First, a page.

Resources and notes gathered ahead of the Belarusian presidential election, March 2006

Marcin Skubiszewski

This page was compiled before the March 2006 presidential election in Belarus. I do not describe here developments that occured during and after the election. In short: the election was absolutely non-democratic, and was followed with protests, that were suppressed violently by police. The number of people imprisoned during the election and during the protests that followed is roughly estimated at 500 (apparently, many arrests took place so as to prevent the people arrested from observing the election or from campaining in favor of the two opposition candidates Milinkevich and Kazulin).

Calendar and deadlines

The election will take place on March 19, 2006. For all relevant deadlines, see the official calendar of events, published by the Central Commissions for Elections and the Conduct of Referendums.

Restrictions to international observation

As an OSCE member state, Belarus is committed to invite all OSCE member states and various non-governmental organizations from these states to send election observers. This commitment results from Section 8 in the so-called Copenhagen Document, that was approved by Soviet Union in 1990 (Belarus inherited its membership in OSCE from Soviet Union, and likewise inherited all OSCE commitments approved by Soviet Union).

In the past, Belarus fulfilled this commitment, and invited observers of various origins (see below). But this election is different: although the OSCE itself was invited to observe it, member states of OSCE and non-governmental organizations from these states were not invited (except for CIS member states).

As a result, the number and variety of observers is unusually restricted. For example, the international non-governmental organization ENEMO planned to send an observation mission. Poland planned to send a large national, government-sponsored mission. Both missions were cancelled, due to the absence of invitations.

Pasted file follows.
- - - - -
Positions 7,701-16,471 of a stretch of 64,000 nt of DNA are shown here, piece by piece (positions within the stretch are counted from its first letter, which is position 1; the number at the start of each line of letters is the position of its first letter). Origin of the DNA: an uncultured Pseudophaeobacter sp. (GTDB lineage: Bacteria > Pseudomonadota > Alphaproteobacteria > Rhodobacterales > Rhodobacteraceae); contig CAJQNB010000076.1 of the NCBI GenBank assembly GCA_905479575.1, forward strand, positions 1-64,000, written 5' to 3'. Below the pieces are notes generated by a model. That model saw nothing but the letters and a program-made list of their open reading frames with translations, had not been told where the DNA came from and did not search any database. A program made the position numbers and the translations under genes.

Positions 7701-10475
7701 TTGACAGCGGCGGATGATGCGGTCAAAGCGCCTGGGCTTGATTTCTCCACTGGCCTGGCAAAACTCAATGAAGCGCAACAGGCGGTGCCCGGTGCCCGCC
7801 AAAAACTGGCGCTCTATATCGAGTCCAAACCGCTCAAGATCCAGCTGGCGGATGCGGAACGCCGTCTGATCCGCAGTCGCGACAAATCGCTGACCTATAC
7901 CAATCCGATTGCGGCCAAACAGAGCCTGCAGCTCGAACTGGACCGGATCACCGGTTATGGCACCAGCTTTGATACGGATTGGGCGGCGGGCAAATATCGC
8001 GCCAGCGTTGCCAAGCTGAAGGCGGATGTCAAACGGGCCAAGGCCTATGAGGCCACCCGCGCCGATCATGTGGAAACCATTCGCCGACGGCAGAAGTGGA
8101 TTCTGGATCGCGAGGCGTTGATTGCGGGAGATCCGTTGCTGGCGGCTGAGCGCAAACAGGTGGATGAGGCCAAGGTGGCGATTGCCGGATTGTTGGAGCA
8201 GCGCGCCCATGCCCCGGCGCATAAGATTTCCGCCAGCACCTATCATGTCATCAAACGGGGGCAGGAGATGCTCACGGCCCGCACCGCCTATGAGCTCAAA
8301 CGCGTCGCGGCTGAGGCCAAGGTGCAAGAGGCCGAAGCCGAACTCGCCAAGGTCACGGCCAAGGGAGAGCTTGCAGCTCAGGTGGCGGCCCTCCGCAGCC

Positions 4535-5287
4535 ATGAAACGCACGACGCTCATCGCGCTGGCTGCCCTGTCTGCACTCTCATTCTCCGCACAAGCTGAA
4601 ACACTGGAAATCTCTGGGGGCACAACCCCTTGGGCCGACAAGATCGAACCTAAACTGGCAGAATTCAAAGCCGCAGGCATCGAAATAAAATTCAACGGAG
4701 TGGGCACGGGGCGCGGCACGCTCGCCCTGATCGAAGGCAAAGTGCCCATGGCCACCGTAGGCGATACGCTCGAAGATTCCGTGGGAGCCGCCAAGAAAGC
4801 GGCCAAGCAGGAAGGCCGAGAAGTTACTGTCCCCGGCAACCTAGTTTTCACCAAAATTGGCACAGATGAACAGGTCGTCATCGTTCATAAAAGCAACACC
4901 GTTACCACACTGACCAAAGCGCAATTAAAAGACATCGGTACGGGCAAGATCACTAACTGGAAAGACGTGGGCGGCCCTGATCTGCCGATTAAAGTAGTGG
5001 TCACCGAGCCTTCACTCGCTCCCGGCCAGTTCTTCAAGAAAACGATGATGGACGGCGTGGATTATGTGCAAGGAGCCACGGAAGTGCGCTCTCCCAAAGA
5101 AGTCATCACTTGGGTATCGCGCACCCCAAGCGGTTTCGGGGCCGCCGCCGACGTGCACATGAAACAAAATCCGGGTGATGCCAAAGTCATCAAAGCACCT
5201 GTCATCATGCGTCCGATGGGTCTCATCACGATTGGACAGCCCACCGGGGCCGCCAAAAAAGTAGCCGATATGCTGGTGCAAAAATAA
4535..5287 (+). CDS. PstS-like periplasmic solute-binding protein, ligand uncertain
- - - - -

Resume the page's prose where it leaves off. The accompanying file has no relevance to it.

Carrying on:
Observation by the OSCE ODIHR

The OSCE ODIHR is the organizational unit within the OSCE that organizes election observation. The work performed by OSCE ODIHR is commonly recognized as highly professional and highly respectable.

So far, the OSCE ODIHR produced two reports about the 2006 presidential election:

The OSCE ODIHR observation mission has a web page.

Electoral law

An incomplete English translation of the code is published by the Belarusian authorities. Beware: the translation is incomplete, and at least some of the missing text is not marked as missing. Use with caution.

Notes about the Belarusian electoral law are below.

Official Belarusian institutions

The Central Commission for Elections and the Conduct of Referendums

Observers' past statements and opinions

Opinions about the present election

According to this article in (in Russian), the date of the election, as chosen by the Belarusian parliament, is outside the time frame set up by the constitution. I did not analyze the Belarusian constitution, and therefore I have no personal opinion about the truthfulness of this claim.

About Belarusian politics

This article (in Polish) describes the politics and the recent history of Belarus.

Viasna (The Spring) is a Belarusian civic NGO, acting in favor of human rights and democracy. The Viasna website contains abundant and interesting information about issues surrounding the election and about human rights violation, in English, in Russian and in Belarusian.

Notes about the electoral law

Links to the laws are above.

The notes below summarize points of the electoral law that I find important. I write this from the perspective of a short-term observer, i.e., I emphasize things that happen on the election day (do not forget that many things that happen before the election day, and that are not covered here, are equally important; for example, equal access to national television is of prime importance).

Status of international observers

The description of observers' duties and rights is in art. 13 of the electoral code. The following points seem interesting:

Secrecy of ballots

The secrecy of the ballots results from art. 9 of the code. According to art. 52, the voter must be alone inside the voting booth while he fills in the ballot. I mention these points because of the frequency at which problems concerning vote secrecy arise in various countries.

Aspects of the procedure that may facilitate fraud or lead to problems

What follows is a list of special situations or procedures that are permitted by the electoral code, and that may cause problems or facilitate fraud:
According to my experience (in countries other than Belarus), when very few people are present (few commission members, few voters), proper procedures tend not to be followed. The three special situations mentioned so far (very small precincts, voting at home and advance voting) all imply the presence of a small number of people; specifically, the code says that only two commission members need to be present during advance voting and during vote at home.

Checking whose representatives are included in electoral comissions may be an interesting aspect of the observation work.


E-mail: I will especially appreciate if you suggest material to add to this page. You can e-mail me in Russian or in English.
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